Django and Jenkins

If you’ve read (and followed) two of my previous posts, A small help to get you into Continuous Integration and Let’s link Jenkins and Github together, by now you have a Jenkins server linked to a Github repository. While those two posts were a little bit more generic, this one will focus on building Django projects. Let’s call it Part 3 of this series.

Building a Django project in a CI environment involves several steps. From installing all dependencies (virtualenv is a must) , rebuilding you database (you should always be in the position where you can make a deploy from scratch and that involves,of course, rebuilding you database), run tests, generate reports, etc. Please read this excellent article  about Continuous Integration from Martin Fowler. It’s worth your time!

As you can see there are a lot of steps involved so it would be best if we script it all once and use many times, wouldn’t it? We’ll with Django that’s even simpler because django-jenkins  allow’s “Plug and play continuous integration with Django and Jenkin “. Sweet! Let’s add the following packages to our requirements file:

  • django-jenkins
  • coverage – code coverage measurement from Python
  • pylint – Python code static checker

Let’s update our settings file with the following settings:




Armed with these tools, django-jenkins “knows” what to do. It knows how to run tests and how to generate reports. PROJECT_APPS will tell Jenkins only to build reports to our apps, excluding Django own code reports. What we need now is to tell Jenkins what to do. Let’s do that.

First thing we nee to do is install the required plugins: Violations for parsing the pylint reports and Cobertura to get the code coverage reports. As we’ve seen in the previous posts, that’s done via the Manage Jenkins -> Manage plugins -> Available.

Next steps will involve pooling the Github repository and adding a build step. Click Configure and on Pool SCM let’s make it poll every ten minutes (cronjob syntax). On the Build section, select Execute shell and will add a shell script to automate the process.


Next step: build script. Add this script to the text area:

#!/usr/bin/env bash

virtualenv ve
source ./ve/bin/activate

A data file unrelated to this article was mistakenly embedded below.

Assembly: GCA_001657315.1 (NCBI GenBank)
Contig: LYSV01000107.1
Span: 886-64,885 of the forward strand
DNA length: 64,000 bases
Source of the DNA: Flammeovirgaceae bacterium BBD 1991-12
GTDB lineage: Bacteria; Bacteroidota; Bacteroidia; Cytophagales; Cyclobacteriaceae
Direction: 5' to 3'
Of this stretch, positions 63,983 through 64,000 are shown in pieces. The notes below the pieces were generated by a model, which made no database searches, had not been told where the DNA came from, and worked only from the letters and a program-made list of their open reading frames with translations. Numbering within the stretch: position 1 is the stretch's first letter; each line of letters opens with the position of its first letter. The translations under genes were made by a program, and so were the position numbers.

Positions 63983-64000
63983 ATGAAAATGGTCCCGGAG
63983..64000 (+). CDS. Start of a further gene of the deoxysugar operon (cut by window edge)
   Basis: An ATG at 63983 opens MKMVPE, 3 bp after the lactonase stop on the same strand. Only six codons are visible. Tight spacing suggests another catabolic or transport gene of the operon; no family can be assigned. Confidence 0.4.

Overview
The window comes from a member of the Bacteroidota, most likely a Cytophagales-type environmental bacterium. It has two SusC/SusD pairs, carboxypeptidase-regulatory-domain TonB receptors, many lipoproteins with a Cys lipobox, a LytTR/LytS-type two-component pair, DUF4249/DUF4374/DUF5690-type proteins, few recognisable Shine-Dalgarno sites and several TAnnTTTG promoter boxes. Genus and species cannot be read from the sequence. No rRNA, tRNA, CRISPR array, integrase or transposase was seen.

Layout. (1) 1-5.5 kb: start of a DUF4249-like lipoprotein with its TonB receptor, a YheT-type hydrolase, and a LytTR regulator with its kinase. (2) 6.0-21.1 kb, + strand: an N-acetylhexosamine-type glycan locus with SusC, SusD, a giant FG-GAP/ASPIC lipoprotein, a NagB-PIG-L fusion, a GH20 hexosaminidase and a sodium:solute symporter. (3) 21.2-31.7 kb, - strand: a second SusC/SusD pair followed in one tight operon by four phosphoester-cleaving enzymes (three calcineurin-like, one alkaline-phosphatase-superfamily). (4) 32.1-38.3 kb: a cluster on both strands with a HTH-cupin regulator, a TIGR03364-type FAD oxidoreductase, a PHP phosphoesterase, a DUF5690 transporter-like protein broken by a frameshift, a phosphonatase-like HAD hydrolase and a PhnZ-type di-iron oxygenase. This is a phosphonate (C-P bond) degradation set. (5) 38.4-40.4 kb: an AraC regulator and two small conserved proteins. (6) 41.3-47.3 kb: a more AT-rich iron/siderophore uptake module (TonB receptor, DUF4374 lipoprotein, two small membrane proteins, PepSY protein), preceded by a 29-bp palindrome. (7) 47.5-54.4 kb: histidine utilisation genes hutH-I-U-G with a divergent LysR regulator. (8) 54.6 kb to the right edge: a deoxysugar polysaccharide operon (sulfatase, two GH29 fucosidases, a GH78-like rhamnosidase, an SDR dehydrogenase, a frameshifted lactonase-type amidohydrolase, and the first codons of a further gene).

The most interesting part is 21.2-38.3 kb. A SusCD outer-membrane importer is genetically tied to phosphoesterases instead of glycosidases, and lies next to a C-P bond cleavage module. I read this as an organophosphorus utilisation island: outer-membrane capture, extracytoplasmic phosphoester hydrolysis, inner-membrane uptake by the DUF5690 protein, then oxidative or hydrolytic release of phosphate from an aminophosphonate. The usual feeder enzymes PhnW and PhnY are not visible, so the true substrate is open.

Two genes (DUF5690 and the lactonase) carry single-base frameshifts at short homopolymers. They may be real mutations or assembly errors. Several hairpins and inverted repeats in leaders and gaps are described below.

pip install -r requirements.txt
python syncdb
python jenkins

Let’s break down this script into steps:

  • first, we create the environment to install all our dependencies;
  • next we install all dependencies from our requirements file;
  • following, we build our database. In this example we simply sync our models;
  • at last we  run django-jenkins.

This last step will generate the reports. We now need to tell Jenkins where they live so that they can be parsed: test results,  test coverage reports and pylint reports. Again in Configure, go to Add post-build-action and select:

  • Publish JUnit test  result report
  • Report Violations
  • Publish Cobertura coverage report

When django-jenkins runs, it creates a reports folder where reports are generated into. We just need tell Jenkins to find the required reports there.


Now, every  10 minutes Jenkins will poll Github and if there are changes, it will build and generate reports.


The evolution in the graphs are the result of several builds. Please note, that if your app has no tests the build will always fail.

Now you’re ready to go. CI world is at your feet. Conquer it!


Stacks and Queues: containers for all!

Stacks and Queues are two types of containers and as the name says, they’re used to store content. Predictable, uh? So what’s the difference between them, you might ask. Well Sir (or Madam), it’s the way data is retrieved.

Stacks support what we call LIFO (Last In, First Out). Elements are inserted at the top/end of the container, usually called push and retrieved from the same position, usually called pop.


Let’s see how we could implement this in Python:

class Stack:
    """ Simple stack implementation. """
    def __init__(self):
        self.stack = []